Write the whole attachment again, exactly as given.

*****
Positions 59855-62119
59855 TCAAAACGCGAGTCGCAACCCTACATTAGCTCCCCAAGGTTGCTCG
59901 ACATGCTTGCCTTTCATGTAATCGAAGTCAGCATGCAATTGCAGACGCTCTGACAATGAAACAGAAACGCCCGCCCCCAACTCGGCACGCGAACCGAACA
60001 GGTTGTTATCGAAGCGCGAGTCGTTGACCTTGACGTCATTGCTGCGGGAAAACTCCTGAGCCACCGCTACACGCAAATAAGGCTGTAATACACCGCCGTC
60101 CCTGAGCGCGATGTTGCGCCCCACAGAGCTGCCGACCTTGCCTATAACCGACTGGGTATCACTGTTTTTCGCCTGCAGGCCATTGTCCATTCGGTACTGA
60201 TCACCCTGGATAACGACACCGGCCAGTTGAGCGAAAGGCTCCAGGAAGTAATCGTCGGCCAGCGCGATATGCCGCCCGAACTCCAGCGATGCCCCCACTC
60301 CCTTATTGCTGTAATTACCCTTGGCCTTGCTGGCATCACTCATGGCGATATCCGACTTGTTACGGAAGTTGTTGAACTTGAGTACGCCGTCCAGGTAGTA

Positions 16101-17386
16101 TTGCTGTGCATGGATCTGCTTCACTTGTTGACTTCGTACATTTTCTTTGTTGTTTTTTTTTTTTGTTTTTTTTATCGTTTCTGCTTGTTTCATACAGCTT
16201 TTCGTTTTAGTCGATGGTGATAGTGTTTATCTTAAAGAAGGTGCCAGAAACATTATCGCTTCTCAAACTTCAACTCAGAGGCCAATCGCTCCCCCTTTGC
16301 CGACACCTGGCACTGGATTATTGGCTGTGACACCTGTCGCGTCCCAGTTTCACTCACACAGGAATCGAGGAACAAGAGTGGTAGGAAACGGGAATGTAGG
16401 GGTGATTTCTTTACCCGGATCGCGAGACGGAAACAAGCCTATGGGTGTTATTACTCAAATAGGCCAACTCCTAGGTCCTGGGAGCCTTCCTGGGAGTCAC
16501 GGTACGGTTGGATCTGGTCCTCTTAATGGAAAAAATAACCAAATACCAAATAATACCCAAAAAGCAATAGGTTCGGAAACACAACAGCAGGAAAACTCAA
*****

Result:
Positions 59855-62119
59855 TCAAAACGCGAGTCGCAACCCTACATTAGCTCCCCAAGGTTGCTCG
59901 ACATGCTTGCCTTTCATGTAATCGAAGTCAGCATGCAATTGCAGACGCTCTGACAATGAAACAGAAACGCCCGCCCCCAACTCGGCACGCGAACCGAACA
60001 GGTTGTTATCGAAGCGCGAGTCGTTGACCTTGACGTCATTGCTGCGGGAAAACTCCTGAGCCACCGCTACACGCAAATAAGGCTGTAATACACCGCCGTC
60101 CCTGAGCGCGATGTTGCGCCCCACAGAGCTGCCGACCTTGCCTATAACCGACTGGGTATCACTGTTTTTCGCCTGCAGGCCATTGTCCATTCGGTACTGA
60201 TCACCCTGGATAACGACACCGGCCAGTTGAGCGAAAGGCTCCAGGAAGTAATCGTCGGCCAGCGCGATATGCCGCCCGAACTCCAGCGATGCCCCCACTC
60301 CCTTATTGCTGTAATTACCCTTGGCCTTGCTGGCATCACTCATGGCGATATCCGACTTGTTACGGAAGTTGTTGAACTTGAGTACGCCGTCCAGGTAGTA

Positions 16101-17386
16101 TTGCTGTGCATGGATCTGCTTCACTTGTTGACTTCGTACATTTTCTTTGTTGTTTTTTTTTTTTGTTTTTTTTATCGTTTCTGCTTGTTTCATACAGCTT
16201 TTCGTTTTAGTCGATGGTGATAGTGTTTATCTTAAAGAAGGTGCCAGAAACATTATCGCTTCTCAAACTTCAACTCAGAGGCCAATCGCTCCCCCTTTGC
16301 CGACACCTGGCACTGGATTATTGGCTGTGACACCTGTCGCGTCCCAGTTTCACTCACACAGGAATCGAGGAACAAGAGTGGTAGGAAACGGGAATGTAGG
16401 GGTGATTTCTTTACCCGGATCGCGAGACGGAAACAAGCCTATGGGTGTTATTACTCAAATAGGCCAACTCCTAGGTCCTGGGAGCCTTCCTGGGAGTCAC
16501 GGTACGGTTGGATCTGGTCCTCTTAATGGAAAAAATAACCAAATACCAAATAATACCCAAAAAGCAATAGGTTCGGAAACACAACAGCAGGAAAACTCAA